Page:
Greenhouse gas (GHG) emissions and the carbon footprint of wastewater treatment facilities have quickly become important topics of interest to municipalities and utilities. Nitrous oxide (N2O) is a powerful GHG with a global warming potential approximately 300 x carbon dioxide
and it can be generated by microorganisms within a bioreactor. Oxygen is a key substrate that influences the N2O generation potential. Provision of excess oxygen to the bioreactor can practically eliminate N2O generation, but such an approach comes at a cost in terms of power needed
to supply oxygen and carbon dioxide equivalents associated with off-site electrical power generation. This paper examines the sensitivity of a strategy to reduce the bioreactor N2O generation potential, in the context of minimizing total GHG emissions, in a hypothetical treatment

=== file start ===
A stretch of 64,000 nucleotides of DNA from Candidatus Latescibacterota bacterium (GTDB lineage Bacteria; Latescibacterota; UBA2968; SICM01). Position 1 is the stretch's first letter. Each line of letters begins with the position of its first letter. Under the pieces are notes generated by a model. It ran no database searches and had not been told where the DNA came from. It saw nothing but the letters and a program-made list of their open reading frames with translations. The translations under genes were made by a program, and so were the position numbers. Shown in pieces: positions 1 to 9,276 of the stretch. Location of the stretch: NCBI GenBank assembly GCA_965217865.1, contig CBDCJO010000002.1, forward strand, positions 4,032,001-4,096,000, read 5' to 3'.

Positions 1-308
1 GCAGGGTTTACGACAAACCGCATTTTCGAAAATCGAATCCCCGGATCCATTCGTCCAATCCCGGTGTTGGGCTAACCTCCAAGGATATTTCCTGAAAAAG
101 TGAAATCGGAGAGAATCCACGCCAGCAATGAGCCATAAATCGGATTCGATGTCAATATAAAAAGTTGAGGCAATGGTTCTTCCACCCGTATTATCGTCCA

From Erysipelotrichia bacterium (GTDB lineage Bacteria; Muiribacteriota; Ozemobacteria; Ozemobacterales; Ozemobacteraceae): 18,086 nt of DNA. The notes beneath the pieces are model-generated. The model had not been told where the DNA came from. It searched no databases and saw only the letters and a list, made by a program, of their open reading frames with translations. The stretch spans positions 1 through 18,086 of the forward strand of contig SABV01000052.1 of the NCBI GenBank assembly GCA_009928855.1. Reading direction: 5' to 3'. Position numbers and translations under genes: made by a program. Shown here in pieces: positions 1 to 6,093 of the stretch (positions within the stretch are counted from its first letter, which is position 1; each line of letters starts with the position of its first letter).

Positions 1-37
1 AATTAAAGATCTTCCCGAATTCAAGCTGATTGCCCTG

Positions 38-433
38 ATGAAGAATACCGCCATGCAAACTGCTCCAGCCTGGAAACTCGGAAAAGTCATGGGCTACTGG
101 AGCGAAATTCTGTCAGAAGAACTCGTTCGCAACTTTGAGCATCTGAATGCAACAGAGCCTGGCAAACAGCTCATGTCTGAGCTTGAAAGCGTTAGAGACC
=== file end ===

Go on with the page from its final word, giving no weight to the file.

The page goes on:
facility where off-site electricity is produced by one of three primary sources: hydropower, nuclear and coal (no carbon capture/sequestration) that reflect primary electricity production in the Canadian provinces of British Columbia, Ontario and Alberta, respectively.
Proceedings of the Water Environment Federation is an archive of papers published in the proceedings of the annual Water Environment Federation® Technical Exhibition and Conference (WEFTEC® ) and specialty conferences held since the year 2000. These proceedings are not peer reviewed. WEF Members: Sign in (right panel) with your IngentaConnect user name and password to receive complimentary access.